Finding my way again, I began to loop back around in the direction I had come from, and crossed a wide footbridge over a busy freeway. The bridge was lined with street hawkers selling knock off handbags, ornaments and even batteries, padlocks and light bulbs out of cardboard boxes or blankets on the ground. Others were advertising ‘Magic’ and selling tricks out of battered briefcases – one guy had three metal rings that he was connecting together and then separating, seemingly by magic, and I could hear the sound of the rings clinking together and his cry of ‘Magia!’ all the way along the bridge. There were also a bunch of guys doing the old trick of putting a ball under one of three cups, moving them all around, and then having a passerby pay to guess where the ball is. They always let the punter win, at first, but the house always wins in the end. I have fond memories of watching this game being played on holiday as a kid, so I watched from a distance for a while, but then a pair of policemen came strolling over the bridge and suddenly everybody was picking up their blankets and boxes and pretending that they, too, were just out for a lovely stroll over the bridge. As soon as the policemen were out of sight the blankets and boxes came out again, and the cry of ‘Magia!’ started up as if nothing had ever happened.
I spent a bit of time wandering back and forth over the bridge, looking at everything and enjoying the view of the city, and then tried to head back in the direction of my hotel. I wanted to see ‘Edificio Copan’, a large apartment building which is famous for its striking ‘S’ shape and almost brutalist architecture, but when I eventually found it, sweaty and tired from constantly backtracking on myself trying to figure out the street signs, I was a little disappointed. In amongst all the other buildings, it was hard to make out the iconic shape, and the façade was mostly covered in scaffolding. While I was lost, I did find several supermarkets to stock up on Brazilian chocolate and hunt out a cheese sandwich (the staple diet of vegetarians visiting anywhere-that’s-not-England) so I still chalked that one up as a win and set about trying to find my way home.
My way lay along a busy street covered in murals and street art, which turned into a quieter street filled with intriguing restaurants (a noodle bar and an all you can eat deli), and yet more colourful urban art. By the time I finally traipsed back through the hotel lobby, I was absolutely exhausted and just needed to sleep. Fortunately, if you need to have a long nap in the middle of the day (we’ve all been there), a fancy hotel is the ideal place to do so, and I woke up later that evening feeling completely disorientated and far from home, but at least I was well rested and could eat Pringles from the mini bar.
Peering out of my window at the part of Avenida Paulista that I could see, I had a moment where I really didn’t want to go out in the dark and walk around an unfamiliar city. I flipped through the room service menu and sulked for a bit, but in the end I put on my rucksack and headed out for some proper food. I should have known that a city like Saõ Paulo would be no less vibrant by night than it is during the day, and now, at around 8 or 9pm, the avenue was full of teenagers, skateboarders, couples strolling hand in hand, and street stalls that had popped up from nowhere. It was warm still, and had the casual night time atmosphere which you just don’t get in London (or maybe for just one week in August), where nobody is in a hurry to get home because it’s cold, or bundled up with their hands in their pockets, and restaurants and bars can spill out onto the street, making the whole avenue feel like one big social space. I wandered into one of the shopping malls and suddenly felt like I was back in London again, albeit surrounded by slightly trendier, slightly more tanned teenagers, enjoying slightly better air con.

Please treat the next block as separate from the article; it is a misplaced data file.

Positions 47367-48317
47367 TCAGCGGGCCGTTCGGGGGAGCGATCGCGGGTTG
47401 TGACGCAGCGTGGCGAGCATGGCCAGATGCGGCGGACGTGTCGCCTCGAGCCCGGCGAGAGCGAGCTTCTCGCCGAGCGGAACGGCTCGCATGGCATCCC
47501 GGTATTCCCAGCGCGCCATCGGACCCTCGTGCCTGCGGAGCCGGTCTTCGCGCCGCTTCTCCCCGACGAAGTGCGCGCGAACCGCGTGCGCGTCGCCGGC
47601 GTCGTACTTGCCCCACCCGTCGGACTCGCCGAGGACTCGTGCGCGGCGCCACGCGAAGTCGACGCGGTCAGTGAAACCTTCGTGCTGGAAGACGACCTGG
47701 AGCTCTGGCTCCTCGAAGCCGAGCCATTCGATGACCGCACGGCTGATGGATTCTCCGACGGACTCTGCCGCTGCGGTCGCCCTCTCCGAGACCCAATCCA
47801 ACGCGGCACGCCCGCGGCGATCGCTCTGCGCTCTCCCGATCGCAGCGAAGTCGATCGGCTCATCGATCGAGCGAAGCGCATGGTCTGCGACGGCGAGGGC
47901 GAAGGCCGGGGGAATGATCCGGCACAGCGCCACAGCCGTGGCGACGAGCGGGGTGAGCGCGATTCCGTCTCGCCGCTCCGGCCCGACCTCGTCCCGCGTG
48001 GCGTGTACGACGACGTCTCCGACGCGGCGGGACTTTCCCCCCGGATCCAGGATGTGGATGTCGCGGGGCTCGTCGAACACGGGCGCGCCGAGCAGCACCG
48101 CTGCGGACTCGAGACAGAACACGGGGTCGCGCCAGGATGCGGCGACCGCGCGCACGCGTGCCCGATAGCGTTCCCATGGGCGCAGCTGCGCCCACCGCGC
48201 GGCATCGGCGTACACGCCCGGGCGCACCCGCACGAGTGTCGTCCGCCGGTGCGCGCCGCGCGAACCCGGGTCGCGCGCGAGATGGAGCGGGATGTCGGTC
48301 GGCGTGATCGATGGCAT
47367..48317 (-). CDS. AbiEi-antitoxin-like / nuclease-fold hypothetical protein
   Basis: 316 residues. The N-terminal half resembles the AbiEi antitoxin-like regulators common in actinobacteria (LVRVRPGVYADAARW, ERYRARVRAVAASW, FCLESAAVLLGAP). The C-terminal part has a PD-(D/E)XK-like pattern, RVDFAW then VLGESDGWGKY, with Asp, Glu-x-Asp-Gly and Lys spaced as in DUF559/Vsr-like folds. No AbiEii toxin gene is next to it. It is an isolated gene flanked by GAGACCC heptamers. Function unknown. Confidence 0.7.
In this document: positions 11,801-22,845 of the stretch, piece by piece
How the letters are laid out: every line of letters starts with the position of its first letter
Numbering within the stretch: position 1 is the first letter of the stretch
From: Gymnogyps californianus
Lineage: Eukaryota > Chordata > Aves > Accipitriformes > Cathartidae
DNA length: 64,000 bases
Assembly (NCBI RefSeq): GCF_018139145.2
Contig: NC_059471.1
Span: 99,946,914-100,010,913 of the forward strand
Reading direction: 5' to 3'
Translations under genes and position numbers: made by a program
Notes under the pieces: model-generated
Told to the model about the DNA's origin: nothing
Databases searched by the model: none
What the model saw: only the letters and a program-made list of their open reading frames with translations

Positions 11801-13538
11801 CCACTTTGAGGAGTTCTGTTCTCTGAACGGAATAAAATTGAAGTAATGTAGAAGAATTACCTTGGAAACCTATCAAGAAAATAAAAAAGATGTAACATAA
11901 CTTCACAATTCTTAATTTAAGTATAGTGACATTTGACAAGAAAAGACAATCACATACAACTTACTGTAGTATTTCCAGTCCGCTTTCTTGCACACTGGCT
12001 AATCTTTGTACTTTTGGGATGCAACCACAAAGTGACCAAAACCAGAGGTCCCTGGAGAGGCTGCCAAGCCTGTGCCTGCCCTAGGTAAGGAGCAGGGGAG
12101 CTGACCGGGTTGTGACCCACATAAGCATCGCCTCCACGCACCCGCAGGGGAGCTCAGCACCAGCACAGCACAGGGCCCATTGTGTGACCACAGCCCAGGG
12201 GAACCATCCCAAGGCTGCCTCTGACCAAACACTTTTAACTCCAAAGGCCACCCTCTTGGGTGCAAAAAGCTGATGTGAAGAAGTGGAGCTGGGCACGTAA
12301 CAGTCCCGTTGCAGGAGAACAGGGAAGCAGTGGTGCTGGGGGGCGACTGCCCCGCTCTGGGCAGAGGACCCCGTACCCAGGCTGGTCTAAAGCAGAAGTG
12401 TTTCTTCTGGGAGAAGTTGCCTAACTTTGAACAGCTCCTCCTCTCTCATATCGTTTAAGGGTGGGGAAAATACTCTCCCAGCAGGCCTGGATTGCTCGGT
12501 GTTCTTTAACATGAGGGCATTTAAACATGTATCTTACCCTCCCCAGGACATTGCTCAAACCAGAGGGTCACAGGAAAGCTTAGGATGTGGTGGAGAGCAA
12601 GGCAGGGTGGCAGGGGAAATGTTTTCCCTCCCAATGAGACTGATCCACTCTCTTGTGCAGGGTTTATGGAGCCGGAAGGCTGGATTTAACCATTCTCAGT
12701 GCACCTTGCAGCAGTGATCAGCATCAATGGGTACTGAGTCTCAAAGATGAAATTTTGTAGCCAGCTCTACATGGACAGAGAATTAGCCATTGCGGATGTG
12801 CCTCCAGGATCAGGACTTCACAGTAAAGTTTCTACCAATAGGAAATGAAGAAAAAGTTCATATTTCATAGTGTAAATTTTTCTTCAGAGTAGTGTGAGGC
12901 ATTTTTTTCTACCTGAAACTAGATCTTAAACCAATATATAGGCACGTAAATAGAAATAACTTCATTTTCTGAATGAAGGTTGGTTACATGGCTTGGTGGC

Back on Avenida Paulista, I considered buying a beer from a street vendor with a barrow full of ice and bottles, but instead headed into Starbucks. I know plenty of people who would say it’s a crying shame to go to Starbucks instead of finding an ‘authentic’ café or trying some street food, but do you know where the kids of Saõ Paulo hang out on a Saturday night? Okay, a lot of them wander around the Mall in large groups, but they also hang out in Starbucks. You can drink an iced tea while watching packs of teenagers flirt and chatter and take photos of their Frappuccino’s for Instagram, and if that’s not an authentic experience then I don’t know what is. My quest for proper food ended with me grabbing a two litre bottle of water and a pack of vege supermarket sushi from a 24hr convenience store outside my hotel, but I was still glad that I went out and got to see what the evenings taste like in Saõ Paulo.
The next day I had to check out of the hotel and jump in a cab to the airport by 12 noon, so I headed out early to walk down to Ibirapuera Park, Saõ Paulo’s equivalent to New York’s Central Park. I grabbed breakfast at a Starbucks near the hotel, and discovered that on Sunday mornings, while the Saturday night teenagers are still asleep, all the parents and babies of Saõ Paulo come to hang out in Starbucks. For those searching for authentic experiences, go grab an iced tea on a Sunday morning and watch families come together over cups of coffee and tasty pao de queijo. In contrast to the day before, the route to the park took me South through a nice, neat suburban area filled with gated houses and well tended driveways. The park itself was huge and green with a large lake in the centre and on this bright Sunday morning it was filled with cyclists, families and dog walkers enjoying the sun. There were also a huge number of people in work out gear who mainly seemed to be photographing each other (which I support one hundred percent), but were also making use of the outdoor gym equipment or jogging in a special lane for runners and cyclists. It reminded me of being in Victoria Park at the weekend, except there were palm trees, and the coconut water you could buy was served straight from an actual coconut, and not from a carton.
I made it back to the hotel just in time to grab my things and jump in a taxi. As soon as the driver – a super sweet and smiley elderly man – realised that I wanted to go to the airport, he reached into his glove compartment and handed me a huge handful of colourful fruit sweets, enthusiastically miming a plane taking off and then pointing to the sweets. My Mum used to send me off with handfuls of Werther’s Originals so that my ears wouldn’t hurt as the plane took off, so I was really touched by his thoughtfulness and the generosity of his spontaneous gift – it was a sweet way to end my whirlwind trip to Saõ Paulo. I hope to make it back to Brazil one day to see more of the country, but until then, back in grey London when Saõ Paulo feels like a lifetime ago, I am still finding these little sweets at the bottom of my handbag.